Catalytically active guanylyl cyclase B requires endoplasmic reticulum-mediated glycosylation, and mutations that inhibit this process cause dwarfism

Deborah M. Dickey, Aaron B. Edmund, Neil M. Otto, Thomas S. Chaffee, Jerid W. Robinson, Lincoln R. Potter

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C-type natriuretic peptide activation of guanylyl cyclase B (GC-B), also known as natriuretic peptide receptor B or NPR2, stimulates long bone growth, and missense mutations in GC-B cause dwarfism. Four such mutants (L658F, Y708C, R776W, and G959A) bound 125I-C-type natriuretic peptide on the surface of cells but failed to synthesize cGMP in membrane GC assays. Immunofluorescence microscopy also indicated that the mutant receptors were on the cell surface. All mutant proteins were dephosphorylated and incompletely glycosylated, but dephosphorylation did not explain the inactivation because the mutations inactivated a "constitutively phosphorylated" enzyme. Tunicamycin inhibition of glycosylation in the endoplasmic reticulum or mutation of the Asn-24 glycosylation site decreased GC activity, but neither inhibition of glycosylation in the Golgi by N-acetylglucosaminyltransferase I gene inactivation nor PNGase F deglycosylation of fully processed GC-B reduced GC activity. We conclude that endoplasmic reticulummediated glycosylation is required for the formation of an active catalytic, but not ligand-binding domain, and that mutations that inhibit this process cause dwarfism.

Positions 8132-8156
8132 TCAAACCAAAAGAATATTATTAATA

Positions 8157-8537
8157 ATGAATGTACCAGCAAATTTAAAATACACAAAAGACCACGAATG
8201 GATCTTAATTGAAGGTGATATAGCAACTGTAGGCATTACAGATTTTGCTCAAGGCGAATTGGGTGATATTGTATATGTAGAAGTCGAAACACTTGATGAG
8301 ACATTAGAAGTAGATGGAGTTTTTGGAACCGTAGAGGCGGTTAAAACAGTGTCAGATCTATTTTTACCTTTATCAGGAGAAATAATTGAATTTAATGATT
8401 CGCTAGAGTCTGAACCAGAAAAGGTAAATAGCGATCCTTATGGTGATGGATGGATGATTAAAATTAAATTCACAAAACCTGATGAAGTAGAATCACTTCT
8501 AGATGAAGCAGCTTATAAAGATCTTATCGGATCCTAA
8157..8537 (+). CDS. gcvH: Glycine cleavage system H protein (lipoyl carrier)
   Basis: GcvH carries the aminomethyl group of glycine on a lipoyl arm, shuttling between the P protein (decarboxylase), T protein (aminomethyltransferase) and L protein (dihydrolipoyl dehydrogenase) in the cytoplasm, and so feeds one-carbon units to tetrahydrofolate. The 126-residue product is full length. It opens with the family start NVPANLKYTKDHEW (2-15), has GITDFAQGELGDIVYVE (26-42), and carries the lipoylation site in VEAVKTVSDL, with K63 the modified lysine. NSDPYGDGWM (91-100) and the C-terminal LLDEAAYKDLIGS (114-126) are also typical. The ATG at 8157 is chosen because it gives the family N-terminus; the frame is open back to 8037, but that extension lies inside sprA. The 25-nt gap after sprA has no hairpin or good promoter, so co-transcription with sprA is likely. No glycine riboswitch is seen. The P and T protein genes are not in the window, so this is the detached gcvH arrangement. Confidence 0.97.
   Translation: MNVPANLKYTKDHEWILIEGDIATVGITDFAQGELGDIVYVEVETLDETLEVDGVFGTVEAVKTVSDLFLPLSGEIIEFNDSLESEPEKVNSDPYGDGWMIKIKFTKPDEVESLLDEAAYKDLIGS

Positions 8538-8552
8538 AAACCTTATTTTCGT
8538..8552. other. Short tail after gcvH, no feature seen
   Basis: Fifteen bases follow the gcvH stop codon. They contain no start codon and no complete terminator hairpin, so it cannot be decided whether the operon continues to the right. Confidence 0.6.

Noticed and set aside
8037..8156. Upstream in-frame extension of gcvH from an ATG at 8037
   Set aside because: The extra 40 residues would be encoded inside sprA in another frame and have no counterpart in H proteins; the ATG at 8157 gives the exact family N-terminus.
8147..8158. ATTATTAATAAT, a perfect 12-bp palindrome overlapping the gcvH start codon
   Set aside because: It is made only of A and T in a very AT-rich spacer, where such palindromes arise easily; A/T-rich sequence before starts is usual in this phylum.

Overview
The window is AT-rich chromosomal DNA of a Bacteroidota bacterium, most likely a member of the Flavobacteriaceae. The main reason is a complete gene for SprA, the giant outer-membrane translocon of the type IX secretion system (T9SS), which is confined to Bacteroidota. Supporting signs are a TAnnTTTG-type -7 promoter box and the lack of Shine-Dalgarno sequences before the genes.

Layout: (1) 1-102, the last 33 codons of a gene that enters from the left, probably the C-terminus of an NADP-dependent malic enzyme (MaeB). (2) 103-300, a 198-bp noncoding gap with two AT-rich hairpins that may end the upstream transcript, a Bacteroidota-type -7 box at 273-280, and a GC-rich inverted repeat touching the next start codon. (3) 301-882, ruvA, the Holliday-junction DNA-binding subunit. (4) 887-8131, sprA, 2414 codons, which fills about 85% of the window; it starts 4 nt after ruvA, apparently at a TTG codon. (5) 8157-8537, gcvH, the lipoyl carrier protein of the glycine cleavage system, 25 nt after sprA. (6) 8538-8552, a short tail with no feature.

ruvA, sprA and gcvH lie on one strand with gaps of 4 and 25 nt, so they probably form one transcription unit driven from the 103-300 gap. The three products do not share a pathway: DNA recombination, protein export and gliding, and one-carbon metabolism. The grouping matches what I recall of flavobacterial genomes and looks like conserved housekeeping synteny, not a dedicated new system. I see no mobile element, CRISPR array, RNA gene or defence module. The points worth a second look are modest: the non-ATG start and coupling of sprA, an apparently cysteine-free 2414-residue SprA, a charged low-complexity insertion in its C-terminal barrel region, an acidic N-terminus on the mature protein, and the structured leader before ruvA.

Original languageEnglish (US)
Pages (from-to)11385-11393
Number of pages9
JournalJournal of Biological Chemistry
Issue number21
StatePublished - May 20 2016


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